The Pain Of 'Perfectly Normal': A Vietnam Vet's Long-Silent Torment

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Hartmut Lau and his wife, Barbara, on a recent visit with StoryCorps in Austin, Texas.

In 1967, after graduating from the U.S. Military Academy at West Point, Hartmut Lau deployed to Vietnam. During his deployment, he earned a bronze star, a silver star and a purple heart.

He describes his time in Vietnam matter-of-factly: "You perform the mission that you're given. You do your job and then you either perform well or you don't."

For decades, Lau kept the details of his time in combat to himself — until he sat down for a StoryCorps interview with his wife, Barbara. recently in Austin, Texas.

"I have one really horrible memory from Vietnam," he tells her. "It was in one of those times you know when the s*** hits the fan. In the middle of one, one of the guys yells at me, 'Behind you!' "

Lau spun, M16 assault rifle raised. He saw the guy he was warned about, and he killed him. "And it was after he was going down that it hit my consciousness that he had his hands up and wanted to surrender."

It was standard practice for Lau and his fellow soldiers to examine the bodies of those they had killed — "because we were looking for maps, papers, anything of intelligence value.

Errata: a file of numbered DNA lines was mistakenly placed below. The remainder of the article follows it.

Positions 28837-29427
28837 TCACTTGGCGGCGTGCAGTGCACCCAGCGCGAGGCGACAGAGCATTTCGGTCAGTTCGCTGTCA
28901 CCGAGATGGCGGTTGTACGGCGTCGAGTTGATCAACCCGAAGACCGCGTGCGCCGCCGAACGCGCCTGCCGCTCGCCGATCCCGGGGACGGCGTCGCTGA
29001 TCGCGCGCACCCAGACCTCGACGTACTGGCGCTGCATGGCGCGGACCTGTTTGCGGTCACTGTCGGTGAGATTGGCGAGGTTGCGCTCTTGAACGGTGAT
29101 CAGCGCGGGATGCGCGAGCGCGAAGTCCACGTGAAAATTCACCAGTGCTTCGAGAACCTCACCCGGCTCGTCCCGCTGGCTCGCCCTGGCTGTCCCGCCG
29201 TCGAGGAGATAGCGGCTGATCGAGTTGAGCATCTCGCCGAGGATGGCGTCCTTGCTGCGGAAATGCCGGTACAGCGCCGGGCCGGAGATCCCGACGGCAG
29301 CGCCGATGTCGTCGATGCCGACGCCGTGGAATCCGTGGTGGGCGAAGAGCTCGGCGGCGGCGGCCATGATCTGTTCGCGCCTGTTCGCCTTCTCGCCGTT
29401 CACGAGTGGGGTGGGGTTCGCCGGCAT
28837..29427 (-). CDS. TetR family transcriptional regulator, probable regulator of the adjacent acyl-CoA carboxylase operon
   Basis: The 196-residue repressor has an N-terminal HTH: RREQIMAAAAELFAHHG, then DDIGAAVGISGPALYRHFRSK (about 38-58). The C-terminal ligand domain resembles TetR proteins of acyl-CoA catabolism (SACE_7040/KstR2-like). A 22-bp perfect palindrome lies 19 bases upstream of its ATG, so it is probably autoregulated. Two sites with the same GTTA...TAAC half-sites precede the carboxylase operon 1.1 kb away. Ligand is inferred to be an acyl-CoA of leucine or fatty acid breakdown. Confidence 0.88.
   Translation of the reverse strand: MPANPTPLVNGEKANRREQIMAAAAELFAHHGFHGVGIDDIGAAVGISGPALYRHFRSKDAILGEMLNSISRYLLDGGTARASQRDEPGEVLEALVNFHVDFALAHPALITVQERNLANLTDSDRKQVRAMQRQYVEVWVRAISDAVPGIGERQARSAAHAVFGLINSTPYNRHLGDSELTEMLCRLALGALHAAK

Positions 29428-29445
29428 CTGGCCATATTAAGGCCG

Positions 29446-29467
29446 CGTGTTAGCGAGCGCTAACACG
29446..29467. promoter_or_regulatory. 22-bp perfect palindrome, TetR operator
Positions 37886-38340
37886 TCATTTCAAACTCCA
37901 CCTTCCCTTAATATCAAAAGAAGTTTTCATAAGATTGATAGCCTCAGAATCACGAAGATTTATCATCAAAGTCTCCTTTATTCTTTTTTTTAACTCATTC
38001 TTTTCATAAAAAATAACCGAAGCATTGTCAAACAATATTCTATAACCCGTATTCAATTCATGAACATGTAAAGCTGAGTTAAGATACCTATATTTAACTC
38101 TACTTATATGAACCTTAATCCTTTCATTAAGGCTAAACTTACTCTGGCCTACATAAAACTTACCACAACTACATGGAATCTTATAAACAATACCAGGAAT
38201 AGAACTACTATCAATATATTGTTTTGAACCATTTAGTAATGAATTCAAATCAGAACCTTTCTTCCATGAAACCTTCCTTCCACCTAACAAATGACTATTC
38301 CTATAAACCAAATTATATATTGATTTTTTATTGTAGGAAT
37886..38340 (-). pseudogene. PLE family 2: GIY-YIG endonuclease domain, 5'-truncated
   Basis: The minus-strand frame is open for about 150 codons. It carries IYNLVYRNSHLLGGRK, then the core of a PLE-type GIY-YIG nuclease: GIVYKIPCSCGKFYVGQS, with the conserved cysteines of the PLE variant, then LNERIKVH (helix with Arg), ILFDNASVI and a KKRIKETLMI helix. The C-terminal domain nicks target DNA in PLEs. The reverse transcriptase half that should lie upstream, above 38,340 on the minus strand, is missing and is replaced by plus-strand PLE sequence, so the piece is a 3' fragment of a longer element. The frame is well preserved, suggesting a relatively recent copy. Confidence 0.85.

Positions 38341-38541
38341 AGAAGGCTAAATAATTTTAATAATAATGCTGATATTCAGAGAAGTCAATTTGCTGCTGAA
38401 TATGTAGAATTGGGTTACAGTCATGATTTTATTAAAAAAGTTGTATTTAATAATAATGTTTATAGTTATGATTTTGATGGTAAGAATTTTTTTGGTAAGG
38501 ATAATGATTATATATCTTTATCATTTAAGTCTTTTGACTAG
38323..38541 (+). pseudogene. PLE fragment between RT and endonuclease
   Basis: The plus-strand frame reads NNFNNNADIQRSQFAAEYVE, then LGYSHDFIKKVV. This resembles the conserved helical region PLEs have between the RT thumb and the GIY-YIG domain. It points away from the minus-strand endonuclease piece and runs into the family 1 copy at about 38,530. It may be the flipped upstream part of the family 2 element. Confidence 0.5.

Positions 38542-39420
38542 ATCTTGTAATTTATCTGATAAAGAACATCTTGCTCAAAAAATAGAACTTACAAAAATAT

"But I didn't go look at that body," Lau says. "You know, when you're out there and you look the pockets on a corpse and you pull out a little diary and you open it up ... and it's got a picture of a woman and a baby. I couldn't do it."

Lau had been in Vietnam during one of the worst periods of fighting there. His West Point Class of 1967 alone lost 30 former cadets, one of the worst casualty rates during Vietnam. And yet, his wife says, he returned home "perfectly normal."

"You talk about no impact," he answers, "but I can close my eyes and see that guy collapsing with his hands up. And I think about that kid often."

Audio produced for Morning Edition by John White.

StoryCorps is a national nonprofit that gives people the chance to interview friends and loved ones about their lives. These conversations are archived at the American Folklife Center at the Library of Congress, allowing participants to leave a legacy for future generations. Learn more, including how to interview someone in your life, at StoryCorps.org.

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